Film roles followed, including a strong dramatic turn in A Face In The Crowd, and a career-changing role in No Time For Sergeants, which Andy played on Broadway and on film.  He was pegged to star in his own comedy series by way of a back-door pilot episode of The Danny Thomas Show. 
Danny Thomas was stranded in Mayberry, and served up a pilot for The Andy Griffith Show.
To my own disappointment, I must confess that I was not a fan of The Andy Griffith Show when it first aired in the 60s. 
I couldn't stand these "gentle sitcoms." Give
me the sophistication of That Girl.

It was part of a generation of gentle sitcoms which peppered the landscape at that time (My Three Sons, Family Affair, Ozzie and Harriet, and a bit later, The Doris Day Show, were all part of that genre, as were the Paul Henning programs like The Beverly Hillbillies and its descendants).  I was more excited by modern-seeming sitcoms of the time, like Bewitched, That Girl, and later, the MTM stable of shows.  I thought these shows were more sophisticated with their humor, a claim which I'm not sure holds true in retrospect. 

The show's progeny included a sequel,
Mayberry RFD, and this spinoff, Gomer Pyle.
The latter took place on a Marine training base
during the 60s, but never mentioned Vietnam.

There is another reason I tended to avoid the "ruralcoms" of the day.  In the 60s, I spent significant time in a small town in the North Carolina mountains, where the fictional Mayberry was located.  My parents were born and raised in Hendersonville, which was exponentially larger than Mayberry, but had similarities to that small town. 
Not Mayberry, this is Hendersonville, where I spent many summers during the late 60s. There is a similarity.
I spent many summer weeks in Hendersonville; long afternoons on the front porch swing, drinking my Aunt Millie's sweet tea, were very similar to the activities portrayed on The Andy Griffith Show. I was being raised in Atlanta, whose inhabitants considered themselves much more cosmopolitan than other southerners, especially the "hicks" (as I thought of them) who populated Mayberry, NC.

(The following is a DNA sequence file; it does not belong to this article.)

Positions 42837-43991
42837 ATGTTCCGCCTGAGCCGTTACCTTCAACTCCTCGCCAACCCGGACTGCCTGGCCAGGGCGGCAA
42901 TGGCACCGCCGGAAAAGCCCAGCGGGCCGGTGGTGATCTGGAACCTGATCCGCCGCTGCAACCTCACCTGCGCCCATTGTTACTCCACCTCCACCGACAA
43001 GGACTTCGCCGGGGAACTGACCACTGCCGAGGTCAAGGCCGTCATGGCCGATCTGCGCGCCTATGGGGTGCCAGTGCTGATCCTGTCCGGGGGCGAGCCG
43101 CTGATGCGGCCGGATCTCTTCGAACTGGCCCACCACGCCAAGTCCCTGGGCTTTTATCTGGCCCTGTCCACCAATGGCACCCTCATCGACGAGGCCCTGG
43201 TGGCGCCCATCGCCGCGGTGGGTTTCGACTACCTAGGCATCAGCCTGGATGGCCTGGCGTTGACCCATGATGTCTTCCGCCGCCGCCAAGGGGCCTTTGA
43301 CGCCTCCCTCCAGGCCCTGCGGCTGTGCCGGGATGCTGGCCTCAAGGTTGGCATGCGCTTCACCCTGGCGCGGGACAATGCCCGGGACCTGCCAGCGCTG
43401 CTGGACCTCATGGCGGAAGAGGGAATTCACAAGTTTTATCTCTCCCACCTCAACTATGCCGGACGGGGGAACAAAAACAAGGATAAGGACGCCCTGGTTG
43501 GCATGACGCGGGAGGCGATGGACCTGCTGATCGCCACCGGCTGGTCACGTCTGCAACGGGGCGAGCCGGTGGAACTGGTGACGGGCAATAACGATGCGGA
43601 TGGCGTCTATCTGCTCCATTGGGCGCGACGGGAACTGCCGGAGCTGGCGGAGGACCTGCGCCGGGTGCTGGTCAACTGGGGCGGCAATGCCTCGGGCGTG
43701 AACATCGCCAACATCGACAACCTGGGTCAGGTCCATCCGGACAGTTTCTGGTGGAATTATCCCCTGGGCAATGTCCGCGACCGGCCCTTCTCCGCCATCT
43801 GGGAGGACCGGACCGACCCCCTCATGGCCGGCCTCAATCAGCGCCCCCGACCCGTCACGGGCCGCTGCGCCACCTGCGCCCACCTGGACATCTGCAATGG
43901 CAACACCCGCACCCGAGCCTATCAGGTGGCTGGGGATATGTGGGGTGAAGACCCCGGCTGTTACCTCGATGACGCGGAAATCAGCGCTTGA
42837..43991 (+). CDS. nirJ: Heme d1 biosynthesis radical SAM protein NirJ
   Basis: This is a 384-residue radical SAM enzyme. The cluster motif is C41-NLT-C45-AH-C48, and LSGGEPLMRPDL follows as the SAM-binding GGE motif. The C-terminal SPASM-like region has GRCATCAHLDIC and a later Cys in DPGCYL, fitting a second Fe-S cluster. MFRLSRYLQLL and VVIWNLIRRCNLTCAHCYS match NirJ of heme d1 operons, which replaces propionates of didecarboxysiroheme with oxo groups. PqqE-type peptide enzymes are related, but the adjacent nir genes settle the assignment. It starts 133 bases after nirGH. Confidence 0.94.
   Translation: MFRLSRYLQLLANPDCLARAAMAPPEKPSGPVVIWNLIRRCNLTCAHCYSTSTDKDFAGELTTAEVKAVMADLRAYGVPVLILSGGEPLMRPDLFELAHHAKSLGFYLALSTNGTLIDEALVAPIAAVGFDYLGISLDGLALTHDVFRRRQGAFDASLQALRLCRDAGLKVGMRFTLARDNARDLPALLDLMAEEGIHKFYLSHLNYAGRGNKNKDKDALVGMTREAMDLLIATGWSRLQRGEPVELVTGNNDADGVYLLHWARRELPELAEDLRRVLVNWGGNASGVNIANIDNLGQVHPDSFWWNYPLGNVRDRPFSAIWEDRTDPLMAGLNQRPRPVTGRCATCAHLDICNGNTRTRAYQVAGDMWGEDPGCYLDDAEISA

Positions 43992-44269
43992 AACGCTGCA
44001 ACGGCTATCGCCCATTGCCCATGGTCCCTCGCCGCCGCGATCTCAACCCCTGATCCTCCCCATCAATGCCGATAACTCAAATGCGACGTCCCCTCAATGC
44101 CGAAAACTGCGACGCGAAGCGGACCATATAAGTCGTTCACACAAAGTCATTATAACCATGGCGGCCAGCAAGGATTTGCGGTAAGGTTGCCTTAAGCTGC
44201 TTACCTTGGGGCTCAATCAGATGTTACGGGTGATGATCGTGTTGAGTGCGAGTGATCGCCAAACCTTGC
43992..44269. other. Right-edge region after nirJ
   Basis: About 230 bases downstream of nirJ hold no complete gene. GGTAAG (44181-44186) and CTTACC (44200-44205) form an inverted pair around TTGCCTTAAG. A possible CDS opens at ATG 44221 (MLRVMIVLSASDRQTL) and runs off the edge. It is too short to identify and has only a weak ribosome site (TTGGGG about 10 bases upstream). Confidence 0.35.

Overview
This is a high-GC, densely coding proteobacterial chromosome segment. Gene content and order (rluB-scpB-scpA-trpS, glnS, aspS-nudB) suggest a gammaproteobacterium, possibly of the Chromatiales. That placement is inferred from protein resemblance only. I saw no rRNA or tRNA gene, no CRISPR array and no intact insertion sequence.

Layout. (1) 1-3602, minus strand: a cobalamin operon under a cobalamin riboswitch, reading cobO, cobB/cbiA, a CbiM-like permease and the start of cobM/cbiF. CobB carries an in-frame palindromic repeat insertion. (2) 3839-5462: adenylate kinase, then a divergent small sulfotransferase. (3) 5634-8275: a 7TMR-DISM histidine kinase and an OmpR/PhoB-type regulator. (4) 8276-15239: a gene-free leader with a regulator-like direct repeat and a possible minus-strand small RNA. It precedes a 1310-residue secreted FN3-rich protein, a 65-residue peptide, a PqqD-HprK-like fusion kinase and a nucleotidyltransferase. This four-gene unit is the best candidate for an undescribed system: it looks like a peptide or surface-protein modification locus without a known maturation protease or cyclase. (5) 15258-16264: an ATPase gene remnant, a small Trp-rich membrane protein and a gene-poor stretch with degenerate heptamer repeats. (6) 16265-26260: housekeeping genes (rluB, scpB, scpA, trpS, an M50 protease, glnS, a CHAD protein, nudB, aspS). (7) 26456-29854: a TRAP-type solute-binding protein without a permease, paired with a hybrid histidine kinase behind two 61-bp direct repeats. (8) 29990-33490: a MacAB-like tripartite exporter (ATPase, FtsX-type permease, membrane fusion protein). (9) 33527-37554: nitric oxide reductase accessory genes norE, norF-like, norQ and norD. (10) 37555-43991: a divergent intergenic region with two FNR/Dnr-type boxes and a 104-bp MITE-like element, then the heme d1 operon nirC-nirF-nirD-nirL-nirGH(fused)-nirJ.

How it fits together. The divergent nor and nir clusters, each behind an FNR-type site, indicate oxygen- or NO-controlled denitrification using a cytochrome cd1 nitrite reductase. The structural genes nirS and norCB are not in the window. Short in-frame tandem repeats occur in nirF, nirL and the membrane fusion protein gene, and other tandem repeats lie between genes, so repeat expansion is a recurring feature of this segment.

I appreciate Griffith's supporting cast
now, though at the time, I missed
their chemistry.

I did begin to enjoy Andy Griffith's show much later, in reruns, when the chemistry among the cast was evident to me, and the gentle humor of the show, though cornpone, had its own charm.  This week's clip comes from one of the many scenes which included a song.  As I've noted before in these pages, when sitcoms of the day starred someone who was also known as a singer, those talents were put to use. 
Don Knotts won 5 Emmys for the show.

It's interesting to note that Don Knotts, as Andy's sidekick, sings quite well in this and other clips from the series.  But if memory serves, there were at least a couple of episodes along the line which centered on Barney Fife's inability to carry a tune.  Whatever, we don't expect that kind of consistency from these shows. 

And the contributions of Andy Griffith to this series were substantial.  His decision to place himself in the central paternal role, and surround himself with more comedic characters, meant that he robbed himself of many of the laughs, but in doing so, he created a lasting legacy of gentle homespun humor.